• Read Labels: there are great resources online to help consumers make more informed decisions.  One of the best is the Environmental Working Group’s Skin Deep database at www.cosmeticdatabase.org, which ranks products for toxicity on a scale of 1 to 10.  Spend some time evaluating the products you use every day and odds are you will want to make some changes...I found out I need to find a new pomade and deodorant.

If this blog post strikes a cord with you, please pass it on to your friends and family.  Also, consider asking your U.S. Representative to support the Safe Cosmetics Act.

I am curious to know your thoughts:

Are you concerned about toxins in your personal care products?

If you looked up any of the products you commonly use on the Skin Deep database, were you surprised by what was in them?  If so, are you willing to switch products?

Vitamin D - Odds Are You're Not Getting Enough

Vitamin D is the latest nutrient in the media spotlight, and for good reason.  Technically not a "vitamin," vitamin D is in a class by itself.  Its metabolic product, calcitriol, is actually a hormone that targets over 2000 genes (about 10% of the human genome) in the human body.

Current studies have implicated vitamin D deficiency as a major factor in at least 17 varieties of cancer as well as heart disease, stroke, hypertension, diabetes, depression, obesity, chronic pain, autoimmune diseases, osteoporosis, muscle weakness, birth defects, autism, multiple sclerosis, fibromyalgia, periodontal disease, and more.  That’s an impressive list.  Besides keeping many diseases at bay, recent studies have even suggested that higher levels of vitamin D can benefit athletes – improving muscle strength and power, lowering inflammation and the risk of stress fractures, and boosting the body’s immune system during training leading to less colds and flu.

Based on the research it is clear vitamin D is vital to optimal health.  It is also very clear that most of you are probably not getting enough.  According to a study in the Archives of Internal Medicine last year, approximately 77 percent of Americans have “insufficient” levels of vitamin D.  Back in the days before the advent of indoor jobs and the diligent use of sunscreen due to concerns about skin cancer (some of you may remember slathering on oil instead of sunscreen – yikes!) we humans got plenty of vitamin D from that big yellow ball in the sky.  The skin produces approximately 10,000 IU of vitamin D in response 20–30 minutes of sun exposure.

While sun exposure is the fastest and easiest way to get more D, it is also the most controversial.  After all, those are the same skin-wrinkling, cancer-causing rays that make dermatologists squirm.  In their Position Statement on Vitamin D, The American Academy of Dermatology states: “There is no scientifically validated, safe threshold level of UV exposure from the sun that allows for maximal vitamin D synthesis without increasing skin cancer risk.”  Sunscreen blocks 97% of the body’s ability to make Vitamin D.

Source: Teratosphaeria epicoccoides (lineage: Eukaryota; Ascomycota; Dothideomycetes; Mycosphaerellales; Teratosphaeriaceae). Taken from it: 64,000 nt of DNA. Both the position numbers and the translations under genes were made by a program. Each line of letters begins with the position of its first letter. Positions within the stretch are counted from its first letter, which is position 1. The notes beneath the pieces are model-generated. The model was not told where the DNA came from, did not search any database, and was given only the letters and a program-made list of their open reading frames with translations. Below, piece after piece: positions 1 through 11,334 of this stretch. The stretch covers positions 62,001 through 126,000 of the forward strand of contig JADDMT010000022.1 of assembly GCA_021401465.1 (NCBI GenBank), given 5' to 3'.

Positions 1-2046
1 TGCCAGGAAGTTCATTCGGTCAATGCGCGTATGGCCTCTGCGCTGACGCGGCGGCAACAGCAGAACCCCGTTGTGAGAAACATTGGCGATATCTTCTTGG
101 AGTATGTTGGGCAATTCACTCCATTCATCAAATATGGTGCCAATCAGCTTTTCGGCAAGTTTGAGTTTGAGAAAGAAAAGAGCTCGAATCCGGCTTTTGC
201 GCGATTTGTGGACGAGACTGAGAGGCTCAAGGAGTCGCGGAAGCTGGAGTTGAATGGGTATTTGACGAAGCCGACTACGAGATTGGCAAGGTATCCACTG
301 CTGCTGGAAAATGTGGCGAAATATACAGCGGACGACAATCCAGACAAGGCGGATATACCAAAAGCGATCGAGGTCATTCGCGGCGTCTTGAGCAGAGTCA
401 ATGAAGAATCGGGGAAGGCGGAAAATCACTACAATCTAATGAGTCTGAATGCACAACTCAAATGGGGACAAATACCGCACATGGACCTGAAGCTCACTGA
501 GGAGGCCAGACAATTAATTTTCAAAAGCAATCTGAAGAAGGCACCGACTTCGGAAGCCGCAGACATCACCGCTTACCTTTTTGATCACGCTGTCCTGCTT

Okay, so getting enough vitamin D from the sun is probably not a good idea.  You should be able to get it pretty easily from your food then, right?  Unfortunately that will be tough, since even most foods fortified with Vitamin D don’t actually have that much.  One cup of fortified milk or orange juice comes in at a surprising low 100 international units (IU) and 4 ounces of salmon has 500 IU.  While there is still debate on how much Vitamin D you should be getting each day, many experts agree that most people need between 1,000 and 2,000 IU per day, and if you are deficient you may need as much as 5,000 to 10,000 IU per day (Note: If you take more than 5,000 IU per day you should only do so under a doctor’s supervision).  Simply put, to get enough Vitamin D most of you will need to take a supplement.  You want to look for Vitamin D3 - the biologically active form - rather than the inactive Vitamin D2 contained in many vitamins and prescription forms of Vitamin D.

The only way to know if you are getting enough Vitamin D is to get tested and then supplement based on your level.  Ask your doctor to test you for 25-Hydroxy (OH) Vitamin D.  The current range for normal at most labs is 30 – 100 ng/ml but many experts recommend that for optimal health you want your level to be 50-80 ng/ml.  I routinely check a Vitamin D level on all of my clients and unless they are already supplementing or spending a lot of time in the sun the overwhelming majority have levels below 30 ng/ml.  Once you get tested your doctor can then recommend the most appropriate dose, retest your level in a few months, and adjust your dose accordingly.

My recommendations for optimizing your health with Vitamin D: get tested, supplement, retest, and adjust your supplement dose to maintain optimal levels.

Now I would like to hear from you:

Are you getting enough Vitamin D?

If you have been tested, were you surprised by your results?

If you are already supplementing to correct a deficiency, what health benefits have you noticed?